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Civilian Beatrice Milner (May 1st 1891 - May 8th 1941) - Nurse
25/04/2024
Second World War Civilian War Dead 1939-1945 United Kingdom Women at war
By Anne-Marie Fawcett

United Kingdom

Civilian Beatrice Milner
3103514
View record on CWGC
GAWTHORPE, OSSETT, WEST YORKSHIRE

Beatrice Milner is the only female civilian commemorated at the War Memorial in Ossett, in West Yorkshire. She is buried almost 300 miles away at Teignmouth Old Cemetery in Devon.

Christened at St Mary's Church, Gawthorpe & Chickenley Heath on March 1 1902, just before her 11th birthday, Beatrice was one of the five children of Abraham Greaves Milner and Annie Maria Greaves.

Copyright - West Yorkshire Archive Service; Wakefield, Yorkshire, England; Yorkshire Parish Records

During WW1 the manufacture of army blankets in West Yorkshire was predominantly done in Batley, Dewsbury, Morley and Ossett. Abraham was in business with his father, manufacturing blankets, at Thomas Milner & Son. His brothers were in the rag and waste wool trade so it's likely that many of the Milners were involved in the production of these blankets which were mostly made from shoddy (scraps of wool and fibre collected by the rag trade).

The children of Annie and Abraham moved on from Gawthorpe. The eldest, Willie, became a skilled boot maker, married and moved to Armley in Leeds. In later years, his sister Fanny moved in with him and his wife. Alfred became the manager of Soham & District Gas Company in Cambridgeshire.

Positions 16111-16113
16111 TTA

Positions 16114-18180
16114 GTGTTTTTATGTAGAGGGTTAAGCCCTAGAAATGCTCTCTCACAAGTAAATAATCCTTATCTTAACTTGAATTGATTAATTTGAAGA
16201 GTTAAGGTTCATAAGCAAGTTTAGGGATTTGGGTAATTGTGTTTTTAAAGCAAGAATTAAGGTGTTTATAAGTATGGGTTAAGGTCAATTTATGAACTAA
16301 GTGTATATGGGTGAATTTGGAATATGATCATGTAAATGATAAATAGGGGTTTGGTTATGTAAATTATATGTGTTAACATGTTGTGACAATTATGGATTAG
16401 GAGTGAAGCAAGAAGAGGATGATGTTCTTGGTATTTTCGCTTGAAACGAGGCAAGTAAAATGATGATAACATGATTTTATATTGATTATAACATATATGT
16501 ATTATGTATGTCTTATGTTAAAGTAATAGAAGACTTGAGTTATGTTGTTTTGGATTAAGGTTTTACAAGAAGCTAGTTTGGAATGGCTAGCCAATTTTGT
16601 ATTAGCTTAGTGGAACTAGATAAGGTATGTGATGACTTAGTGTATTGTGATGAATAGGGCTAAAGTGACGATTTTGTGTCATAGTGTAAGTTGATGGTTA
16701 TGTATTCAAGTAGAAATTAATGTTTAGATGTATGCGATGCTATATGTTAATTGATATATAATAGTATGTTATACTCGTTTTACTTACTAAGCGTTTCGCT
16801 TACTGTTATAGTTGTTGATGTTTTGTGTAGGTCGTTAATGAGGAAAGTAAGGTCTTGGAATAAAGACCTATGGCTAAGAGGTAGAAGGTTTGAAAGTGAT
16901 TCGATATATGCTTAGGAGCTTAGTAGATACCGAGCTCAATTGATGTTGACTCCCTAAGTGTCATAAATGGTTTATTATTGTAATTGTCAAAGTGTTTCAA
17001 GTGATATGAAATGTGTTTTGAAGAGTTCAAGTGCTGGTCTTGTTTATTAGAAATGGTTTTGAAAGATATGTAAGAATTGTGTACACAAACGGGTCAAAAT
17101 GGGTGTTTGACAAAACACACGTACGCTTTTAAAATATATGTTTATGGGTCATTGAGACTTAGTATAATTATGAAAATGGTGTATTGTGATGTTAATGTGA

Beatrice Milner became a nurse. I can find no records of her nursing career but I do know it must have begun after 1921 as, at that time, she still lived in Gawthorpe along with her sister Fanny and their father Abraham. Their mother died in 1915; no doubt, they will have done their daughterly duty by caring for her, and subsequently their father prior to his death in 1927.

TEIGNMOUTH, DEVON

Also in 1927, two large Regency villas called Cliffden and The Rowdens in Devon were purchased by Doctors Bertha Mary Mules and Annie Shortridge Mules. The home had been started near Exeter in 1867 and had extended to Cliffden in 1927, followed by further development of The Rowdens in 1940. Collectively, the home went by the name of 'Lareys' and was a retreat for women suffering from psychiatric disorders. Did Beatrice read of the home in the 'Wanted' columns of the local newspaper? Something certainly made her travel the 300 miles south, not an easy trip even now! She took a position as a nurse in the home in Teignmouth, but which year she arrived, I cannot say.